Human immunodeficiency virus type 1 Vpr interacts with HHR23A, a cellular protein implicated in nucleotide excision DNA repair

Elizabeth S. Withers-Ward, Jeremy B.M. Jowett, Sheila A. Stewart, Yi Ming Xie, Alan Garfinkel, Yoshio Shibagaki, Samson A. Chow, Neil Shah, Fumio Hanaoka, David G. Sawitz, Robert W. Armstrong, Larry M. Souza, Irvin S.Y. Chen

Research output: Contribution to journalArticlepeer-review

93 Scopus citations


The human immunodeficiency virus type 1 (HI-1) vpr gene is an evolutionarily conserved gene among the primate lentiviruses HIV-1, HIV-2, and simian immunodeficiency viruses. One of the unique functions attributed to the vpr gene product is the arrest of cells in the G2 phase of the cell cycle. Here we demonstrate that Vpr interacts physically with HHR23A, one member of an evolutionarily conserved gene family involved in nucleotide excision repair. Interaction of Vpr with HHR23A was initially identified through a yeast two-hybrid screen and was confirmed by the demonstration of direct binding between bacterially expressed recombinant and transiently expressed or chemically synthesized protein products. Visualization of HHR23A and Vpr by indirect immunofluorescence and confocal microscopy indicates that the two proteins colocalize at or about the nuclear membrane. We also map the Vpr-binding domain in HHR23A to a C-terminal 45-amino-acid region of the protein previously shown to have homology to members of the ubiquitination pathway. Overexpression of H R23A and a truncated derivative which includes the Vpr-binding domain results in a partial alleviation of the G2 arrest induced by Vpr, suggesting that the interaction between Vpr and HHR23A is critical for cell cycle arrest induced by Vpr. These results provide further support for the hypothesis that Vpr interferes with the normal function of a protein or proteins involved in the DNA repair process and, thus, in the transmission of signals that allow cells to transit from the G2 to the M phase of the cell cycle.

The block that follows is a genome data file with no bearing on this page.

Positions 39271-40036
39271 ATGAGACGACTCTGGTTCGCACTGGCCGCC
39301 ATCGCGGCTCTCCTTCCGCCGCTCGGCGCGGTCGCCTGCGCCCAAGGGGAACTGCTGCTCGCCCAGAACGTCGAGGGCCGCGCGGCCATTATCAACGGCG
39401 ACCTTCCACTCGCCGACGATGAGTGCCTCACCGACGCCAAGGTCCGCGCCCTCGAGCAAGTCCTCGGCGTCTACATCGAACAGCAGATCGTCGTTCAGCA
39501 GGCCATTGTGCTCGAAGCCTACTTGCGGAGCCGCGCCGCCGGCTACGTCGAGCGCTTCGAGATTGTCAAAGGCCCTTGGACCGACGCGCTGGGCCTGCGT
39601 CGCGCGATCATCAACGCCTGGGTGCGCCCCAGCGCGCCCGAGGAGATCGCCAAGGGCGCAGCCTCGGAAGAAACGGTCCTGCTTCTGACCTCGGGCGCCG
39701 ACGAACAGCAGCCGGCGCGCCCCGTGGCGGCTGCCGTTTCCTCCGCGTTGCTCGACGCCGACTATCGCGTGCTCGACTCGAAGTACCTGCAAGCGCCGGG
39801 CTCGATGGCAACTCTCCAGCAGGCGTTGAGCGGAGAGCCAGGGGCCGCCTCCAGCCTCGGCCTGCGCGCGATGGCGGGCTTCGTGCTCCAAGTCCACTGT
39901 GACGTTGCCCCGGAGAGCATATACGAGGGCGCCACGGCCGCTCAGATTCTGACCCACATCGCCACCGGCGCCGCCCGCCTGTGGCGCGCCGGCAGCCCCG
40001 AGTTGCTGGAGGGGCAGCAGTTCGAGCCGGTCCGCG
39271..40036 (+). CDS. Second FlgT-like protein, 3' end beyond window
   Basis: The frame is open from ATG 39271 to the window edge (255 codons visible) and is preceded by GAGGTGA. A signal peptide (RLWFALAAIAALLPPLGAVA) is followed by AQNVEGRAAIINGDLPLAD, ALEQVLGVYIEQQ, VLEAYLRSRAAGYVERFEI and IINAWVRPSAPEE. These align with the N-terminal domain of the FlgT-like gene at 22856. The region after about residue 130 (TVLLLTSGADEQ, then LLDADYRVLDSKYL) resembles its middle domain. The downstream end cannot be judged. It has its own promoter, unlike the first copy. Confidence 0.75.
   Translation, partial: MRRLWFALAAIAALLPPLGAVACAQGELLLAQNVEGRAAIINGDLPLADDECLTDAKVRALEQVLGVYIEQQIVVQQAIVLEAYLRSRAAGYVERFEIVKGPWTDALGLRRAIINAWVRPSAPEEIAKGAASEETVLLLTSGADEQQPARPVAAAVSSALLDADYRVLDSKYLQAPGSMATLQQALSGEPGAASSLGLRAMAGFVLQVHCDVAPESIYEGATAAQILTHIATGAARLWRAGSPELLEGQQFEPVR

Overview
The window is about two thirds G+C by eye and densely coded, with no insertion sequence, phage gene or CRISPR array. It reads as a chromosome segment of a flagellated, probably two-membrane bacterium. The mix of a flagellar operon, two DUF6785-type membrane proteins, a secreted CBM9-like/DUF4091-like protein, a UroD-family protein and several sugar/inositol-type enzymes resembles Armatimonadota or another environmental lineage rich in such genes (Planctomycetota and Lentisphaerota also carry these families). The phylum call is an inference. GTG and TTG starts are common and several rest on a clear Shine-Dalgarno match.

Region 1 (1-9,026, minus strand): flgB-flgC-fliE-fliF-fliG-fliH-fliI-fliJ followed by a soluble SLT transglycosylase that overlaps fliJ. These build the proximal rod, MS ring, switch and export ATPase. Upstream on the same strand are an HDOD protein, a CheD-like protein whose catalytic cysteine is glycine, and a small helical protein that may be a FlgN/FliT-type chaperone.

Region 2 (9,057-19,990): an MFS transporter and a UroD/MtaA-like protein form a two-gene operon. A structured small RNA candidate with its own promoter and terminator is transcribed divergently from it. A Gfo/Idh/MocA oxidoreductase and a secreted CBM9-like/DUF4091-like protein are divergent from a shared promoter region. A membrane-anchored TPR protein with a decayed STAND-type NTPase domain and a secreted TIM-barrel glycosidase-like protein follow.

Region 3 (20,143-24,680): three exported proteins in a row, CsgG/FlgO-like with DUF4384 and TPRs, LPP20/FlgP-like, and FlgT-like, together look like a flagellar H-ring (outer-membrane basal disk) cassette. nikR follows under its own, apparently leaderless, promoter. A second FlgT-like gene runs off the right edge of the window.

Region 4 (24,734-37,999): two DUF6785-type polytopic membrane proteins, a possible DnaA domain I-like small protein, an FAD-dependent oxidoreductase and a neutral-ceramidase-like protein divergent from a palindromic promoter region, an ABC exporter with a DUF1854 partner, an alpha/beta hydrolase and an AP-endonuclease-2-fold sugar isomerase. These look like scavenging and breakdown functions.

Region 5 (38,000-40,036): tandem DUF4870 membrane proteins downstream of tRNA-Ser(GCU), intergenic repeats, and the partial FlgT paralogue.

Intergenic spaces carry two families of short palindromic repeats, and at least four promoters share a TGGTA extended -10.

Original languageEnglish
Pages (from-to)9732-9742
Number of pages11
JournalJournal of virology
Issue number12
StatePublished - Dec 1997


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